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Guest

21 Jul, 2018 12:22 pm

Which Qantas lounges can Air New Zealand Airpoints frequent flyer use?

Which Qantas lounges can Air New Zealand Airpoints frequent flyer use?

Air New Zealand's Airpoints frequent flyers will enjoy have access to Qantas Clubs around Australia under the newly-forged alliance between the two airlines.

As of October 28, 2018, Airpoints Elite and Gold members booked on a codeshare flight with Qantas will find the doors swing open for them at the two dozen Qantas Club lounges in Australia's capital cities and regional centres. They'll also be permitted to bring in one guest.

But it won't be as easy as flashing your shiny Airpoints card, as the following conditions apply:

  1. you have to be travelling on a domestic Qantas flight
  2. it has to be booked under the Air New Zealand codeshare (those flight numbers will be in the NZ7xxx range)
  3. and this must be booked as part of a trans-Tasman booking

This arrangement replaces Airpoints access to Virgin Australia lounges following the dramatic bust-up between the two former allies.

However, there appears to be no Qantas Club lounge access for Koru Club members, nor can AirNZ frequent flyers cool their heels in the more upmarket Qantas Business lounges.

The Qantas / Air New Zealand alliance covers selected flights on the domestic network of each airline, however trans-Tasman and other international flights are excluded from the arrangement.

Read more: Qantas, Air New Zealand alliance will take on Virgin Australia

David Flynn

David Flynn (David)

[email protected] / @djsflynn

David Flynn is the editor of Australian Business Traveller and a bit of a travel tragic with a weakness for good coffee, shopping and lychee martinis.
 

4 Comments

  • henrus

    henrus

    20 Jul, 2018 05:31 pm

    Doesn't it seem a bit odd that Koru club won't get access (something that the VA deal provided) . I guess there will be no access for QF Club cardholders in NZ either?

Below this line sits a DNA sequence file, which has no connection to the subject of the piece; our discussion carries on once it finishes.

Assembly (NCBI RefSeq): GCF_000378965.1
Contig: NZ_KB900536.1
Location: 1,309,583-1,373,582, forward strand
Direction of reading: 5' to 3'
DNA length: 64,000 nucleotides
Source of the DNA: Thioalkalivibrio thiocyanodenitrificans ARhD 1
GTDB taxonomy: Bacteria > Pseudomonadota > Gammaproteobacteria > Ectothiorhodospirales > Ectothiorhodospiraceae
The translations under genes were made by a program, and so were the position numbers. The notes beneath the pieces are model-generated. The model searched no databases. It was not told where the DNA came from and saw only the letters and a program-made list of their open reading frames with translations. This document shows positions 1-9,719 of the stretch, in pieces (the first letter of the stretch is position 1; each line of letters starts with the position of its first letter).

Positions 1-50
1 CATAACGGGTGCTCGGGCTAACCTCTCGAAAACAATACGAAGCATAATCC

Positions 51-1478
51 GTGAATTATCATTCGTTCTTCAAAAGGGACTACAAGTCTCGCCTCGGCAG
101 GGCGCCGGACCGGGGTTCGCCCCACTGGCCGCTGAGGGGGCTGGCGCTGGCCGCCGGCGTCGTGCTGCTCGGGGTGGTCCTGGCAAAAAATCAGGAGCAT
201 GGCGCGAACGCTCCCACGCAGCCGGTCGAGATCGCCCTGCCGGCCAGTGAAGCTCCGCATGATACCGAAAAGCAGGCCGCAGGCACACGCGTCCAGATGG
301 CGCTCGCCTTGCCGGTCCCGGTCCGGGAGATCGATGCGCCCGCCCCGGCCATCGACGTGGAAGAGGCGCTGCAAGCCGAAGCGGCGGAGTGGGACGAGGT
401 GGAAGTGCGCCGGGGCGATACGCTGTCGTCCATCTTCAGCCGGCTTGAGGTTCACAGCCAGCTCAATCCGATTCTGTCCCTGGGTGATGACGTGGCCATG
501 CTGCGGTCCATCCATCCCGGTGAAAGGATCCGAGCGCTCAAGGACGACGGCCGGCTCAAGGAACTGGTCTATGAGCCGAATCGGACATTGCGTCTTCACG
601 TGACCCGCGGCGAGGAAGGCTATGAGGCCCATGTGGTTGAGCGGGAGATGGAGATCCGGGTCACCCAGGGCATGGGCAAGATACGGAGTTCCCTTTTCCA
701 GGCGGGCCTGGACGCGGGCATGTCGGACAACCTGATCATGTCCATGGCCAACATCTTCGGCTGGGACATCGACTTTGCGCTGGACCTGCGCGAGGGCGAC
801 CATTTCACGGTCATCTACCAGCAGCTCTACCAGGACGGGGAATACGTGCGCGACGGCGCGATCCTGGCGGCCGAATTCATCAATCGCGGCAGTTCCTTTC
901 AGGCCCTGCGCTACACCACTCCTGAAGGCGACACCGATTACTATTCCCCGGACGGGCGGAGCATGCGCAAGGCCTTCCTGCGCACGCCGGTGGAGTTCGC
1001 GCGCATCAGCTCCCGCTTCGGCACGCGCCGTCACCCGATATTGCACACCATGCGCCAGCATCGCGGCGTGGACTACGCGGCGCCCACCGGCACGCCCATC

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  • aviation

    aviation

    21 Jul, 2018 09:27 am

    Correct, it's reciprocal in that QF Club card holders can't use NZ lounges. The VA deal was very unique as they were the only partner lounges Koru members could access without actually flying Air NZ.
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  • Uqsthom6

    Uqsthom6

    21 Jul, 2018 08:05 am

    Looks like air nz ff get the raw end of the deal
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  • aviation

    aviation

    21 Jul, 2018 08:31 am

    Thanks for the article, however, there are a few errors.
    1. It's not really an alliance, but a straight domestic codeshare agreement. Alliance to me suggests coordination on pricing, schedules, etc, of which is there is none of.
    2. Some codeshare flights on Qantas are in the NZ1xxx range too (namely the triangle routes)
    3. The codeshare flight can be used for any international journey originating in Australia, not just trans-Tasman (i.e. you could fly CBR-SYD-AKL-LAX or MEL-SYD-RAR)
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Guest

21 Jul, 2018 12:22 pm

What you can expect from Cathay's new business class dining concept

What you can expect from Cathay's new business class dining concept